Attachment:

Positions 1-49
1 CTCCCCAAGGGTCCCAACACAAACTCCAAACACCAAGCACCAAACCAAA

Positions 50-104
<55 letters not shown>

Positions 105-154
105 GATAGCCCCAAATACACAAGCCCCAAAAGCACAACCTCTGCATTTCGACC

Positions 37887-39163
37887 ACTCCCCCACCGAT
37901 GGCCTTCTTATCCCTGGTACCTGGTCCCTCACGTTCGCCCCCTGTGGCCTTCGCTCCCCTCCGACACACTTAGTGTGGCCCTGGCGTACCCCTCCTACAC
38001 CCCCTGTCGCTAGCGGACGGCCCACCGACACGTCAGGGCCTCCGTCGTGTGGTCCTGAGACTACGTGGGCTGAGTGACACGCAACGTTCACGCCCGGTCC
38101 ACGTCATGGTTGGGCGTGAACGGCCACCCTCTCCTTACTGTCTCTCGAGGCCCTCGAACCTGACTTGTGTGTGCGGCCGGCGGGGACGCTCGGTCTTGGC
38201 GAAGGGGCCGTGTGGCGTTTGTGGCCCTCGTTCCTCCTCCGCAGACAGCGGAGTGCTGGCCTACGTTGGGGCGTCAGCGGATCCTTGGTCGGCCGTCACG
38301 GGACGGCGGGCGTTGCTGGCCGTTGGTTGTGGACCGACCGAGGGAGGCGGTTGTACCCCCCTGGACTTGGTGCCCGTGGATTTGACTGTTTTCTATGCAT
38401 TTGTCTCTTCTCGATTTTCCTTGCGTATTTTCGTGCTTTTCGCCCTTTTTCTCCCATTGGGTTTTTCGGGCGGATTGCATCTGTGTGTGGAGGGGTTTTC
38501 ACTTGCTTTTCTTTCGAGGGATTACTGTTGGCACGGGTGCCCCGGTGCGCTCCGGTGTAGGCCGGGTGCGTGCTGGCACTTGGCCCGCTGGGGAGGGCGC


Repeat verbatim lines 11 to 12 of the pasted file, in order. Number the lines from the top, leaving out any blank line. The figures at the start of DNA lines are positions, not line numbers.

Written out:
38101 ACGTCATGGTTGGGCGTGAACGGCCACCCTCTCCTTACTGTCTCTCGAGGCCCTCGAACCTGACTTGTGTGTGCGGCCGGCGGGGACGCTCGGTCTTGGC
38201 GAAGGGGCCGTGTGGCGTTTGTGGCCCTCGTTCCTCCTCCGCAGACAGCGGAGTGCTGGCCTACGTTGGGGCGTCAGCGGATCCTTGGTCGGCCGTCACG